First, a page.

Thank you, thank you, thank you Mr. Kuo. As a gay man, a progressive and a Christian minister, I have always been interested dialogue with those who don’t share my views, but over the last eight years, the pool of people willing to reach across the divide has dwindled. I’m sure we disagree on many things, but I find your posts here (I haven’t read the book yet) to be a breath of fresh air. You are open, honest and vulnerable, willing to endure pain as the cost of integrity. Again, thank you.



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Bubba

posted October 17, 2006 at 11:48 pm


Integrity suggests, John, that if he’s going to accuse people of being shills for the Administration, he should name names.



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Tom Pruitt

posted October 18, 2006 at 12:30 am


Mr Kuo is a democrat! It is so obvious! He worked for Sen. Kennedy the Senator with a death count! This is a ploy to supress Conservative Christian turnout. It will not work, we will turn out and we will vote for the GOP!



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David Wentroble

posted October 18, 2006 at 12:54 am


God bless you in your walk with Jesus and letting us all know about your experiences. May your faith in Jesus continue to bless you on your walk.



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Bill O'Reilly

posted October 18, 2006 at 1:08 am


This was all talked about in this book. http://www.amazon.com/Religion-Bush-Vinnie-Vin/dp/1932852344 way back in 2004



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Bobby Billings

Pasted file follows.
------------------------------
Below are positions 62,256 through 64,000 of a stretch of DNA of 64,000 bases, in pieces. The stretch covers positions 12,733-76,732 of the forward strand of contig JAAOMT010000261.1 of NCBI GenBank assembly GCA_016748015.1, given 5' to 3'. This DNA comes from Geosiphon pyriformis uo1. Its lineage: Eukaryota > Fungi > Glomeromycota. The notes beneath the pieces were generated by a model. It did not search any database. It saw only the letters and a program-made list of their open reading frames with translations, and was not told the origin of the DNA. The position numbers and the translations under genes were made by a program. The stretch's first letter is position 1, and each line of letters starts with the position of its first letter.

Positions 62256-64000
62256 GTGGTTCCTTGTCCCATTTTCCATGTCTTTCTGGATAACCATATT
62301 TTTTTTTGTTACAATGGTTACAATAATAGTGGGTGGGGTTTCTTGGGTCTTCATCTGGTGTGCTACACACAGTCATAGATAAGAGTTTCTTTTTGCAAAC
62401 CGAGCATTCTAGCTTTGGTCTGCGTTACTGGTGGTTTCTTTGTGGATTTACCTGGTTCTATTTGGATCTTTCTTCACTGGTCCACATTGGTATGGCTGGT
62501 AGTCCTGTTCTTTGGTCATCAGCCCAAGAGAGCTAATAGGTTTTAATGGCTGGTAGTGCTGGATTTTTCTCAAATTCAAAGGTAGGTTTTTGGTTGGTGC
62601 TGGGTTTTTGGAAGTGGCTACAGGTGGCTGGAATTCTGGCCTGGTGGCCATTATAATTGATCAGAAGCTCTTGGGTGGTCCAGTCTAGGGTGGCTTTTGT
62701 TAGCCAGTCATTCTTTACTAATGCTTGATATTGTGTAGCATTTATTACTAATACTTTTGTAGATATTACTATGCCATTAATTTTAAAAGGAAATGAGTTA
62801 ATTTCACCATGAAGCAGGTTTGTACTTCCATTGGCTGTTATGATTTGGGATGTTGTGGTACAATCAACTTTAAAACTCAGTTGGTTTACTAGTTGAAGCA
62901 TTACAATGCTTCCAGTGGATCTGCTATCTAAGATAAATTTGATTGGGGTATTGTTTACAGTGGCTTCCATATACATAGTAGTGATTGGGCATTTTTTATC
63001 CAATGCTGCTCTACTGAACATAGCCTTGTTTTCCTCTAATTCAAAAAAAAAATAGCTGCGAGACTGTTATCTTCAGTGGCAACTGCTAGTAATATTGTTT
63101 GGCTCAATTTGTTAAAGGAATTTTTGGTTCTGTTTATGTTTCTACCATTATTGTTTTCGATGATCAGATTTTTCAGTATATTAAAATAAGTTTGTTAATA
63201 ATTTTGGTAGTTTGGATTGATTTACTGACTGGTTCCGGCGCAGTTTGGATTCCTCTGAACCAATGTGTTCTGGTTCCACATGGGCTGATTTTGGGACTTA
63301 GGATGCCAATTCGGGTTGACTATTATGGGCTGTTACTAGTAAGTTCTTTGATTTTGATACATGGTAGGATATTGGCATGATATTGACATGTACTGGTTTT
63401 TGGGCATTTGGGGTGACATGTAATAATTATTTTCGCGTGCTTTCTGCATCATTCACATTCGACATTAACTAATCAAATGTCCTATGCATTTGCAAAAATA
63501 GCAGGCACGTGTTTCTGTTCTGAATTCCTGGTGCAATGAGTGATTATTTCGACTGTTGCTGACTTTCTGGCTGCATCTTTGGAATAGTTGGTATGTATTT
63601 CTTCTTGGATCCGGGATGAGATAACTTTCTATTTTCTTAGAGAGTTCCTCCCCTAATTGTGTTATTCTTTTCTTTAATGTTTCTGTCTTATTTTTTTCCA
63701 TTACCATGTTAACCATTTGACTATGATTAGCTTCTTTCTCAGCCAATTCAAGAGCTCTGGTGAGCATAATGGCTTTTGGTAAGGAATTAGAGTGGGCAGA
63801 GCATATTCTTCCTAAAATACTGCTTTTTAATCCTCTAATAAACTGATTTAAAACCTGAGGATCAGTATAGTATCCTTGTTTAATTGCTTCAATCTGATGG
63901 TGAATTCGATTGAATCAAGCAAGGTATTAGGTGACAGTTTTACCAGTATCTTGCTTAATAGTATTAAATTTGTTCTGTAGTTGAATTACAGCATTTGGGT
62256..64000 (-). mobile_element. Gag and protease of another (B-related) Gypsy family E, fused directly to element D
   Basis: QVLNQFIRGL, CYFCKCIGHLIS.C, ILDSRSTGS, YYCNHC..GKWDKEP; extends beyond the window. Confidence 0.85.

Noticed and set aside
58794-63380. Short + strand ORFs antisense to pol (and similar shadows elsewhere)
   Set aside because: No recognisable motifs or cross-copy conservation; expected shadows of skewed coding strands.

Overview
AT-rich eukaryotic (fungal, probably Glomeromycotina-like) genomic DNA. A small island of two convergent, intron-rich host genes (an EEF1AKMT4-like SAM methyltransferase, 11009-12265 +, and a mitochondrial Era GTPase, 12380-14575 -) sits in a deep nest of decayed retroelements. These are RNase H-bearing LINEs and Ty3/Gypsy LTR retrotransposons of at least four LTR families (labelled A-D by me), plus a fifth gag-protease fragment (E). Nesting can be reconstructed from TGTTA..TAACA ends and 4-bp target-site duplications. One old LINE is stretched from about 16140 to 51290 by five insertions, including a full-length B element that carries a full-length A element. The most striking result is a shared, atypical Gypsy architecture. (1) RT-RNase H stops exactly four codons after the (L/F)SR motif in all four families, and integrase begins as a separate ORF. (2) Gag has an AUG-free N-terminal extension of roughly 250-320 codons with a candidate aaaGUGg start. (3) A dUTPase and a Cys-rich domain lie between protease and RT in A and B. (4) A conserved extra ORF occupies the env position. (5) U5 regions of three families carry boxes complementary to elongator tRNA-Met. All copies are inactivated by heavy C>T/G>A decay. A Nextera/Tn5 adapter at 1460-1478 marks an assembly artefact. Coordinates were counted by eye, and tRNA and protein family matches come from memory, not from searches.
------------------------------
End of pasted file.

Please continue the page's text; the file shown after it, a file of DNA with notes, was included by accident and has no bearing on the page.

posted October 18, 2006 at 1:21 am


David Are you so naive that you don’t think Dem are the same, Look at Harold JR in Memphis, check out some of his political ads, Then check out his record and parties he attend at Playboy, We Christian have the Holy Spirit to help with the good fruit and bad fruit. So we don’t need you to blast the President and choices we make. Please read the following and Please understand I think you have gone over the line. Maybe to the wood shed soon. I have FINALLY got your answer. and it also came from the Bible. Guess what I found this answer 40 years ago. It is Love and forgive your brothers , sisters and your Enemies and God will love you this way. Repent with sincerety and go witness to the lost, bring them to GOD Today, any of you sinners(including me) that cannot do this Today must repent for Gods forgiveness and God will Love you in this way. Thats the fear of God that all of you must have. Your dealing with some serious stuff here. Please lets show the love of God in our walk with God. He will and is dealing with these valid issues all have raised but raising them over and over again will not make him do what he may not choose to do, it also could get you taken to the wood shed as we all know who said that.Adrian Rogers did Please let all this go and TRUST GOD.